Then, the ever vigilant CNBS reporter introduces her two guests to discuss why the demonstrations are occurring . She hypothesizes that it’s not just bankers that are drawing the people’s ire, but it’s also CEO’s in general. And who do they invite to discuss the protests? Why, an analyst with Moody’s Economy.com, a subdivision of Moody’s rating agency, of course, who else would they invite, someone with no conflicts of interest? In his favor, he did admit that the banksters deserve the attention, but he certainly doesn’t illuminate the role his own parent company had/has in the current fiscal debacle:
Thousands of people shut down streets in downtown Chicago for about an hour today as they protested the American Bankers Association convention.
"We are at a crossroads in this country," said Thomas Balanoff, president of the Service Employees International Union Illinois Council. "There shouldn't just be recovery at the top, there should be a recovery for everyone. The people are angry and they want the banks to be held accountable."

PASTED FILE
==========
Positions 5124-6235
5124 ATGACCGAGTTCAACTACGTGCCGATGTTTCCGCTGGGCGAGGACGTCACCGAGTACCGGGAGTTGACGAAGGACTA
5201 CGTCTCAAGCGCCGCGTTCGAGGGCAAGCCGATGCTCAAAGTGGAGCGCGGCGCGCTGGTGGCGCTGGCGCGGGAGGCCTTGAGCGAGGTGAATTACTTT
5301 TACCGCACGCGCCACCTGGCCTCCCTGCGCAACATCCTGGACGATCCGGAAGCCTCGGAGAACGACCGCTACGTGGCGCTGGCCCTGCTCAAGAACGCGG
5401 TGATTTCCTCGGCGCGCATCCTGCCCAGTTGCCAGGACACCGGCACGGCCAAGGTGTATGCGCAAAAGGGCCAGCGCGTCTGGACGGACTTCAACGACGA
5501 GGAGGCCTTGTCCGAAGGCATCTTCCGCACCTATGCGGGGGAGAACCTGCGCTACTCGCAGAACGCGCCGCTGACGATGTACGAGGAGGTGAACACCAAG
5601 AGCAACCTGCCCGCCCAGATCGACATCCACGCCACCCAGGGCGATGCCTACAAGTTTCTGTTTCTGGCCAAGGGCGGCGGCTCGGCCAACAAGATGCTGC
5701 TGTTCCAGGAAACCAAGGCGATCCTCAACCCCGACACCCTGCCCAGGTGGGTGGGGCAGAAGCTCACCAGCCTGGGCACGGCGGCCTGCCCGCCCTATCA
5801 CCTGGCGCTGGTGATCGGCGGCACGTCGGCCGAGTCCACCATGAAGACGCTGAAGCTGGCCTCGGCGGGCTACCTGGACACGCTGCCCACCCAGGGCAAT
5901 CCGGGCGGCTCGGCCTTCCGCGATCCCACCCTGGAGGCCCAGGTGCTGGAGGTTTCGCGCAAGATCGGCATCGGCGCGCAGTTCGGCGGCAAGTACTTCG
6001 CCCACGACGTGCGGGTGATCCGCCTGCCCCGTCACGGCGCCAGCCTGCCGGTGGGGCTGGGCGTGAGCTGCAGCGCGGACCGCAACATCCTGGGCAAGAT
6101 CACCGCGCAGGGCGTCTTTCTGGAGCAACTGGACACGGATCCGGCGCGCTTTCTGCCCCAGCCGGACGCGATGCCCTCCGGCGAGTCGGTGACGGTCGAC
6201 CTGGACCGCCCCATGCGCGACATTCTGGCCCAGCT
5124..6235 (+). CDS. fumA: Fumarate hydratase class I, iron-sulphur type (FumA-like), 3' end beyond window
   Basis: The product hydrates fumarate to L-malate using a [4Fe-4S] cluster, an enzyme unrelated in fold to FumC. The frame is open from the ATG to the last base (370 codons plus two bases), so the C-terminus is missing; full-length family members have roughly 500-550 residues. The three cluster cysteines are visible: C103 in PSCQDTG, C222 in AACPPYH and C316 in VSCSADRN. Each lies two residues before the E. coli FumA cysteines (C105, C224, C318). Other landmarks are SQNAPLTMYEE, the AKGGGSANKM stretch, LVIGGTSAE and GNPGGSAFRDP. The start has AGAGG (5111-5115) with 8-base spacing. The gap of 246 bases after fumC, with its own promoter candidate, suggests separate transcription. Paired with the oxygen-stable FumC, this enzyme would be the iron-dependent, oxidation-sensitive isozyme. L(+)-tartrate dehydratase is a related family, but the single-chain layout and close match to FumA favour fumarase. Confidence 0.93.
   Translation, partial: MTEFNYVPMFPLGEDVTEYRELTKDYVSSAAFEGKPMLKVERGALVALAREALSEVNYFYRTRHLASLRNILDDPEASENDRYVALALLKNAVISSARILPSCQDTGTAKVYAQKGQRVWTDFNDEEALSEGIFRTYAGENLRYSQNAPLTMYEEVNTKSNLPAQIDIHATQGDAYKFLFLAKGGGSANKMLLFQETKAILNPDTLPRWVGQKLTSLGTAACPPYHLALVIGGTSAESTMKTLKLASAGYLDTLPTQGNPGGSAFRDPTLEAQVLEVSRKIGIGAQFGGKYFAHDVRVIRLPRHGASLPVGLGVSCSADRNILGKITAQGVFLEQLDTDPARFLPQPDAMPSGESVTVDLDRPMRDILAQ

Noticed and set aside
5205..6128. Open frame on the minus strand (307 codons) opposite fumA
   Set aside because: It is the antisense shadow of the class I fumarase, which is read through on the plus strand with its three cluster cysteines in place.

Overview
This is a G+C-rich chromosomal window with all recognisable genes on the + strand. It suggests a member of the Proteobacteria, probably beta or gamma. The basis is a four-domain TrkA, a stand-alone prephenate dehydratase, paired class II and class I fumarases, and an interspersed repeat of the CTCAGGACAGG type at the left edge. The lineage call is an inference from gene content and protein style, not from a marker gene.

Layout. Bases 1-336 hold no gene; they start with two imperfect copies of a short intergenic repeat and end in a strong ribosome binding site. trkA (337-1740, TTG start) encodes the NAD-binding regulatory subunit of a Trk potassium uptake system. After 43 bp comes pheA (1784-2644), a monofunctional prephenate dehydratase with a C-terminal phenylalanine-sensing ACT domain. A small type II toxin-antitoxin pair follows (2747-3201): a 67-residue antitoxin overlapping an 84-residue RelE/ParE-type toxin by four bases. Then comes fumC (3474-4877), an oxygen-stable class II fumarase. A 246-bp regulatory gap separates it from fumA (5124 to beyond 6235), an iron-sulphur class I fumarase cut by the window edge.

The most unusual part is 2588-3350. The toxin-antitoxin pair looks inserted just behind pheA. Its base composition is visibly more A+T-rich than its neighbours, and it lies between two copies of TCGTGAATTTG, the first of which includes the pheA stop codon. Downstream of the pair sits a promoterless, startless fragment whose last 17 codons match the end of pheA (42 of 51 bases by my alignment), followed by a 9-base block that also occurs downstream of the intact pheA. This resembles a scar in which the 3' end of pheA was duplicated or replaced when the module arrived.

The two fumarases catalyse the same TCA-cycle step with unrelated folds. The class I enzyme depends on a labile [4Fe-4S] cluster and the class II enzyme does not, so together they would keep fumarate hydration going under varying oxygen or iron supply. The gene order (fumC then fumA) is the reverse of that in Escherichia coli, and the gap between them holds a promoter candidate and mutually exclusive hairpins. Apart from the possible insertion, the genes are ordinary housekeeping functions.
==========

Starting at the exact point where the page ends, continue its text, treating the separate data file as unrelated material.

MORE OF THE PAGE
People chanted, held signs and cheered on speakers that included local workers, clergy and union activists. It was organized by union organizers, human rights groups and advocacy groups.
At about the 10:30 a.m., the northbound lanes of Michigan Avenue were closed as the protesters marched across the bridge and gathered near Pioneer Court. The streets were reopened by 11:30 a.m.
The demonstrators had arrived in buses on Upper Wacker Drive and Michigan Avenue just south of the Chicago River.
Of course us peons wouldn’t recognize a moral hazard if one bit us in the ass, right? Or would we? I think I do, and I think the media is a huge part of the problem. I know that I don’t even need to point out the moral and ethical conundrum created by the ratings agencies like Moody’s and the role they played in creating the very crisis that now leads to protests. Needless to say, CNBC did not point out Moody’s conflicts of interests in rating the banks (via their pay for ratings model) that are the very subject of the protests, nor did she mention what a colossal failure their ratings were and still are . Oh, and Moody’s, by the way, is paid by GE to rate GE, the parent of CNBC.
Somehow I doubt that any real solutions are going to come from bankers, the media, politicians, or the ratings agencies. Keep up the fine protests, it’s a target rich environment, how ‘bout CNBC’s offices or Moody’s headquarters?
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